Perhaps not unrelated, a growing number of Gen Z claimed they were less interested in buying designer brands or keeping up with trends (down 12% and 24% respectively amongst Gen Z.)

11. Just 47% of clothing brands share data about their manufacturing sights

A desire for improved insight into how fashion is manufactured may be on the up, but many customers are still blocked from getting reliable sustainable fashion facts.  

That’s why Fashion Revolution created the Fashion Transparency Index, to push for more meaningful fashion industry statistics.

The latest report (2021) illustrates just how much work is required. The fashion industry scored a limp 23% overall for transparency. With a few positive outliers like H&M (68%), Timberland, and The North Face (66%), a startling number of big brands also scored zero.

Innovation is shaping the future of sustainable textiles

12. Sustainable shopping apps are getting smarter

Where there’s a problem, there’s a tech solution. The launch of several apps is making it easier for shoppers to find more sustainable clothing.

Good on you kicked things off with a directory rating clothing brands for sustainability.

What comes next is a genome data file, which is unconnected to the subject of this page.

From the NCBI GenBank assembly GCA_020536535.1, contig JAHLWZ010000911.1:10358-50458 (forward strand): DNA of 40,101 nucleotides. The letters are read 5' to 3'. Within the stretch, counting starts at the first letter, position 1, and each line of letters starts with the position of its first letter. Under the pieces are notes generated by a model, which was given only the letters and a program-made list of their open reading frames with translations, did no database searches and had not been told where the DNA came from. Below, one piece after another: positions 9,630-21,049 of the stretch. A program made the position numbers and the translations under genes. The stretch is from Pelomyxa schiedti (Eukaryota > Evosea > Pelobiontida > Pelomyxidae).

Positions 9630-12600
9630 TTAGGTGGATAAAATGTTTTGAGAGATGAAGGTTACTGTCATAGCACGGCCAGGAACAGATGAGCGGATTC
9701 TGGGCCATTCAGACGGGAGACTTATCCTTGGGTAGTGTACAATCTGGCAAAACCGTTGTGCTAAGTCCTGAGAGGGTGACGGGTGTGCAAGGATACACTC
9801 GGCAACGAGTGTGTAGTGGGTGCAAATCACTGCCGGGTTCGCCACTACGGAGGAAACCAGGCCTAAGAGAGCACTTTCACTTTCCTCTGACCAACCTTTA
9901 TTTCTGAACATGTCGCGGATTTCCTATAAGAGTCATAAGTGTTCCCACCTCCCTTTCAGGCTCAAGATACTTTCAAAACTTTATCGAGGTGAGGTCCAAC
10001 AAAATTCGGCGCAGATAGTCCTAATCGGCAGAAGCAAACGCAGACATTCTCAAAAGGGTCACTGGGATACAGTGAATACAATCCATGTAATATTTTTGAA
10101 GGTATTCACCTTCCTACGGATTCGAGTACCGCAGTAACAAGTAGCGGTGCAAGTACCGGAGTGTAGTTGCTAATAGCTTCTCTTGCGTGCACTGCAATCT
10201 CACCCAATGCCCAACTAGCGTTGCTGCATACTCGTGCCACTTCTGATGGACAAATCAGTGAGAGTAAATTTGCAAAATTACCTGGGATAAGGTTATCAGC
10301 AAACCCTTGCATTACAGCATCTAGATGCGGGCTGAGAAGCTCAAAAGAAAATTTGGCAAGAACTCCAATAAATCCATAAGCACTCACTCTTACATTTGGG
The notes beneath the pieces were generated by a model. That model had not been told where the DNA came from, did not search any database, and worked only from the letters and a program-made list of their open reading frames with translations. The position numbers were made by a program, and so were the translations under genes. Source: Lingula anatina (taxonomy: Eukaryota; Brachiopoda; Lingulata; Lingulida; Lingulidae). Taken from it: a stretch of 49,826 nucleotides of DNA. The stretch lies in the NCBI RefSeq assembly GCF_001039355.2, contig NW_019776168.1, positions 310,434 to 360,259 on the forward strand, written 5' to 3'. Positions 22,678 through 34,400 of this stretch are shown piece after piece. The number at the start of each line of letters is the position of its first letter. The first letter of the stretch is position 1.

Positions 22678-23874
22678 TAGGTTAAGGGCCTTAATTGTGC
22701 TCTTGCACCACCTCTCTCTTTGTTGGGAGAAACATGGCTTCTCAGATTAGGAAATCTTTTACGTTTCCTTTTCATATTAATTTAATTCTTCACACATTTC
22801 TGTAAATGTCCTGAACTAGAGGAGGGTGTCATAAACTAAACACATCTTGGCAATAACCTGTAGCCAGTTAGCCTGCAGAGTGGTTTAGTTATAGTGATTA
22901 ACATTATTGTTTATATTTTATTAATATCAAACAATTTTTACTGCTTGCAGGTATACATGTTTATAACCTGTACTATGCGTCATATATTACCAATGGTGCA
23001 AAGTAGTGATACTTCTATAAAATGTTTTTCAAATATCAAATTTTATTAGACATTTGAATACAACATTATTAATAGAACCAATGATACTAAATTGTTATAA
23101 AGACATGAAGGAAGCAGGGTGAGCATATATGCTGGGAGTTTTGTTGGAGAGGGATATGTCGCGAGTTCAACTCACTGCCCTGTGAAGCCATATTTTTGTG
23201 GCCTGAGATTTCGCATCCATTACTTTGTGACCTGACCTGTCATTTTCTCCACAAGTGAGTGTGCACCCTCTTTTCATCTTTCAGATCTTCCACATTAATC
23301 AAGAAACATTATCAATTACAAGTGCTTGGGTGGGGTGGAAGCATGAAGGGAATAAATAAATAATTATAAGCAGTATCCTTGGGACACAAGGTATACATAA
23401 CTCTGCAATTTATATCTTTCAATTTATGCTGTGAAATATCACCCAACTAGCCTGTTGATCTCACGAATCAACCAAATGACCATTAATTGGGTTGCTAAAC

More recently, a French start-up, Clear Fashion, built an app for checking the ethical credentials of clothing items by simply taking a photo of the tags.

Alongside apps delivering better sustainable fashion facts are a bunch of new thrift, vintage, and secondhand clothing reseller sites, like ThredUp and Depop.

13. Clothing rentals are moving the needle on attitudes to reusing clothing

Touted as a means to extend the lifespan of clothing — long seen as a solution to CO2 emissions in fashion — rental clothing is growing. Well-financed startups like Rent the Runway and Rent my Wardrobe are showing how behavioral changes can make clothing more sustainable.

14. Next-gen and bio-based materials are shifting attitudes

Bio-based materials are at the cutting edge of tech innovation.

At the ‘Premiere Vision Paris’, a sustainable fashion fair, there was a diverse range of clothing on display made from materials such as banana skins and fish scales.